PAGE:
Passengers onboard Ovation of the Seas are bracing themselves for post-cruise “bill shock” as lines look for extra ways to make profit from shore excursions.

Those on Ovation of the Seas, currently on a cruise around New Zealand, have been contemplating the big difference between on-shore USD excursion costs charged by Royal Caribbean Cruises and passengers finding their way to destinations.    

One passenger pointed out that the only difference between her AU$10 cable car trip at Wellington Botanic Garden and the AU$56 entry to Zealandia Sanctuary she paid, and the AU$260 charged by Royal Caribbean was the tour guide it provided.

“Some are getting caught out when they read the prices…forgetting the quote is in USD,” she said.

View of Wellington from the cable car
The cost of the Wellington cable car is only AU$10.

One couple took a costly Royal Carribean organised wine tour around Napier which gave them a financial hangover.

“2 wineries and a small cheese ‘n’ bickie plate at one of them. AU$300 each!” a fellow passenger wrote of the experience. Tripadvisor lists similar tours for as little as AU$148.

In Dunedin, visitors alight to see its gothic-style urban landscape, grand architecture, and ornate historic buildings mingling with edgy fashion, world-class street art, and the local dining scene.

Public bus or shuttle?

When cruise ships dock in Port Chalmers, about 20-25 minutes from the city centre, lines charge single passengers aged 13 and above US$10 (AU$15) per guest per day for a round trip on a shuttle bus into town. Those aged 4-12 pay US$5 per guest per day with tickets sold via the onboard app or Shore Excursions Desk.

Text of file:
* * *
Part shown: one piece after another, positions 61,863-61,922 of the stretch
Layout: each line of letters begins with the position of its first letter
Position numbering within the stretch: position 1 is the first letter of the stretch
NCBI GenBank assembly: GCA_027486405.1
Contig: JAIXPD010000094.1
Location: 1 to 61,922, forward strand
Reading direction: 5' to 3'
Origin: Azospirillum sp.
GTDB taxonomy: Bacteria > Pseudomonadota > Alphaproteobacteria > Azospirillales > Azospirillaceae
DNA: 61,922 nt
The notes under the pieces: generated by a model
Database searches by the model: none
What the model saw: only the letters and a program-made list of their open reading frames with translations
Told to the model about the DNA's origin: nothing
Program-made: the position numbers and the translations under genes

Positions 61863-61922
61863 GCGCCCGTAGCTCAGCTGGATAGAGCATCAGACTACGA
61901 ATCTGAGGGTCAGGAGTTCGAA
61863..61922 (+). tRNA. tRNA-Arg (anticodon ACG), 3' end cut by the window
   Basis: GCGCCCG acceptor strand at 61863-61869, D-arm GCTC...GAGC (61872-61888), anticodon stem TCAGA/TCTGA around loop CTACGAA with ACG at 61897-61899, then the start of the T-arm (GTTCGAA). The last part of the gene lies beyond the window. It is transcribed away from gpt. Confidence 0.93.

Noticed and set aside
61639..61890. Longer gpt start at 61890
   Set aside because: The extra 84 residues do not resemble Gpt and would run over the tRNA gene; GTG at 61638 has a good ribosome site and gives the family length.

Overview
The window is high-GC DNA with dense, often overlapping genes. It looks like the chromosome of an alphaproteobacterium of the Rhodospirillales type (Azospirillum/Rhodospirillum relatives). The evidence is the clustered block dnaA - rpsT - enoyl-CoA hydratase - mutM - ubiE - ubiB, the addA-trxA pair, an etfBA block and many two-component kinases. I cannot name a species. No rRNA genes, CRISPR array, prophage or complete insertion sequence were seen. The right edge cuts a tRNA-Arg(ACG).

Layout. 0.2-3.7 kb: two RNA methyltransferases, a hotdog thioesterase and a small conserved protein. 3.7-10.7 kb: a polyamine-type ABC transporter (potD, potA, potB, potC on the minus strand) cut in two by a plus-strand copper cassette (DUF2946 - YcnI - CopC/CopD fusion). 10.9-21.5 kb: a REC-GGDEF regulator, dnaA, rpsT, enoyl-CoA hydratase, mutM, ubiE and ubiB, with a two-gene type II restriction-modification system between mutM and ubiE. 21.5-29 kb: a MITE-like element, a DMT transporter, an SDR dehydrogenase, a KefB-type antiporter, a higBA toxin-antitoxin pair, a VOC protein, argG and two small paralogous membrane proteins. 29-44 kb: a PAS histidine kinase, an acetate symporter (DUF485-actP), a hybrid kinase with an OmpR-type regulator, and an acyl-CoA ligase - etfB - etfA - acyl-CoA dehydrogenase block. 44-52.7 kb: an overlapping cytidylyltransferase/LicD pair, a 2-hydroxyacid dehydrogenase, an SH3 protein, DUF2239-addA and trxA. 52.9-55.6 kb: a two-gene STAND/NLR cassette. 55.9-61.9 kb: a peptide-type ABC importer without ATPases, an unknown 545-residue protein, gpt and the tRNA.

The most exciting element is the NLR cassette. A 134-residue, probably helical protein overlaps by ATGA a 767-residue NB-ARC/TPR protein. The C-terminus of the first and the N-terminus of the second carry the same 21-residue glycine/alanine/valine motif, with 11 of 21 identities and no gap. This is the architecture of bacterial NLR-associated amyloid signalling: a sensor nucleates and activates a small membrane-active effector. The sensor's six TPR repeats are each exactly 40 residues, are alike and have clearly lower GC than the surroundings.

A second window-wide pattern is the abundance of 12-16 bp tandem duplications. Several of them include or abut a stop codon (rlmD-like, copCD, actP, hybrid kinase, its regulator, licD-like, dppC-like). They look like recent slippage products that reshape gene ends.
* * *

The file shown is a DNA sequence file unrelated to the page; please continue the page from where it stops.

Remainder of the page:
“Outrageous,” one guest told Cruise Passenger. “They say it’s the charge put on by (the) port authority. So what? They should pick it up. Never heard of charges for a shuttle bus from the dock before.

“Expensive for families,” the passenger added.

a gothic style building in Dunedin
Tourists appreciate the architecture of Dunedin, on the South Island of New Zealand but pay the cost of getting there from the port.

But informed tourists can ride from the port town to Dunedin’s CBD, on the Route 14 bus, which costs those with a Bee Card NZ$2 (AU$1.86), or NZ$3 if paying cash.

The public bus route proved so popular, that the operator had to put on more buses last year as passengers were crowding out locals on port days. 

“Several cruise lines charge an exorbitant amount for excursions and things as simple as a bus ride,” says Consumer Advocate Adam Glezer. “I would strongly suggest cruisers do their research and book excursions independently, where possible.”

And forget about clean clothes for grotty kids.

“RC does not have any guest laundries,” the Ovation of the Seas passenger wrote. “So if you’ve got small kids and have to pay to have laundry done. OMG!”

More bill shock onboard

And as for once-free onboard extras, such as WiFi, costs are climbing. Passengers now download an app for free access to browse activities and their onboard calendar, plan shore excursions and dining reservations, and chat with family and friends, plus gain access to their onboard expense account and deck plans.

But if you want to stream your favourite content, browse the internet, post-cruise memories, or access your email, expect to pay anything from US$15.99 ($24) per device per day.

And when it comes to sweet and salty snacks onboard, be prepared for a bitter aftertaste as one passenger showed with a price of Kettle chips going for US$8.99 (AU$13.50) while a single Cherry Ripe bar will set you back US$4.99 (AU$7.50) and a 180g Cadbury Dairy Milk? Well at US$12.99 that’s almost AU$20.

bill shock
A little snack will cost a lot.

Make your way or pay for the privilege?